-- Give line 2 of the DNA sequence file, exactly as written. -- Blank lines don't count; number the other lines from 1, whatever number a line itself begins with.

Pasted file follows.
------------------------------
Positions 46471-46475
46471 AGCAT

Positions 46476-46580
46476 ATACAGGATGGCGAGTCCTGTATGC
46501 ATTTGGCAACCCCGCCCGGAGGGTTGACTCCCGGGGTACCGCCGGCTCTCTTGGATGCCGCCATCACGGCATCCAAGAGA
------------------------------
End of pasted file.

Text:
46471 AGCAT